Trump’s decision to Institute a payroll tax holiday via an executive order over the weekend is a good idea even if its effectiveness as an aid to workers and the economy is somewhat limited. It is the area where he is on the strongest legal footing regarding the executive orders he signed over the weekend. He can honestly say he’s following in the footsteps of his predecessor, Barack Obama, who often circumvented Congress, and saw payroll tax cuts as such a great way to help working class Americans that he did them in 2011 and again in 2012.
This may explain why House Speaker Nancy Pelosi was mysteriously silent on the subject of the payroll tax holiday in her response to executive orders, though she did scold the president for doing “nothing to put food on the table for hungry families.” She was a much bigger booster of idea in 2011. “This is a victory for the American people. They spoke out clearly and, as a result, 160 million American workers will continue to receive their payroll tax cut—about $1,000 in the pockets of the average family.”
Unlike the attempt to extend the unemployment benefits, the payroll tax cut does not involve government appropriating funds without the consent of Congress. Instead, it instructs the Treasury Department to not collect the 7.5 percent taxes that are normally automatically deducted from workers’ paychecks. In other words, the administration is merely allowing workers to retain money that they’ve already earned. It is a workaround of Congress’ authority, to be sure, but it is one that the administration does have at its disposal. It will boost the take home pay of struggling workers and it has the added benefit of not creating complications for employers or state or local governments. The tax cut benefits all working Americans and thus cannot credibly be called a break for the rich.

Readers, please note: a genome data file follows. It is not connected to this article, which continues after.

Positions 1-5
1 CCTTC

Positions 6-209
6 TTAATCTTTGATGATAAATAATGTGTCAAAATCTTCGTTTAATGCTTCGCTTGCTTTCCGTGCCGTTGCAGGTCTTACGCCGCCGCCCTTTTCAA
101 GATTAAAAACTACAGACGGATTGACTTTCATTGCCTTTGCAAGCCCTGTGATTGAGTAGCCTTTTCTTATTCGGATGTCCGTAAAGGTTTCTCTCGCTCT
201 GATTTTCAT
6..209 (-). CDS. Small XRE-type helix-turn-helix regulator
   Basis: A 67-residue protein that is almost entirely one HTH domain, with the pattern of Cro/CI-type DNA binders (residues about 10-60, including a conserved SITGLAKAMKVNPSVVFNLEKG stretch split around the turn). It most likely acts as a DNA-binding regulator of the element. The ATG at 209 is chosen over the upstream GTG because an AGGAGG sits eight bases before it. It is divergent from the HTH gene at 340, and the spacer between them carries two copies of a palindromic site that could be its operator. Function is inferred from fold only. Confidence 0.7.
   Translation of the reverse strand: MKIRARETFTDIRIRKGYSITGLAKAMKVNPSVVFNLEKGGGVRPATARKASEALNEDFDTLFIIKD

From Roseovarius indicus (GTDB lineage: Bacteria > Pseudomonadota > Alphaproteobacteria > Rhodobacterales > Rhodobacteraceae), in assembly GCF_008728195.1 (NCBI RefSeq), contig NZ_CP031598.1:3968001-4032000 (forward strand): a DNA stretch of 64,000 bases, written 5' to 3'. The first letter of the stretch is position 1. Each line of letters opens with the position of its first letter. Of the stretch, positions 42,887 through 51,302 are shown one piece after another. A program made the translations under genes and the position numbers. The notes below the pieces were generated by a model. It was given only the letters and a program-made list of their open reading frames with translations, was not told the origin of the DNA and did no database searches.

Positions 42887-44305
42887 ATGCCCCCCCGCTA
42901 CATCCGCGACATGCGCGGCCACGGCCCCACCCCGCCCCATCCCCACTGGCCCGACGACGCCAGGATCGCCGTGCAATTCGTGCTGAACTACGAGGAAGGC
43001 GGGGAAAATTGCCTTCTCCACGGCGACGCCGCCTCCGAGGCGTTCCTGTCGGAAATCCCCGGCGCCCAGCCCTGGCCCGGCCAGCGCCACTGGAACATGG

The benefits are limited because they only apply to people who are currently working. The 10.2 percent of people who don’t have jobs right now aren’t going to benefit from this. It’s not going to make hiring people any more enticing to employers because the holiday won’t affect them. That doesn’t mean the suspending the payroll tax temporarily isn’t a good idea though.
Critics have claimed this harms Social Security, since the payroll tax is officially allocated towards paying off current retiree benefits. However, nobody in the administration is actually calling for the cutting back on Social Security benefits. “It’s a deferral. It’s not a tax rate change,” White House economic advisor Larry Kudlow told CNN. The government will simply reroute other funds towards covering the benefits as it has done in the past whenever the payroll taxes have fallen short of current obligations. The Trump administration knows nobody in Congress is actually going to object to this, so these criticisms are noise and nothing more.
There’s also the fact that earlier this year Congress passed legislation exempting employers from having to cover their half of the payroll tax obligation. “To take immediate advantage of the paid leave credits, businesses can retain and access funds that they would otherwise pay to the IRS in payroll taxes,” the IRS announced in May. All the administration is doing is extending that to the other half of the equation.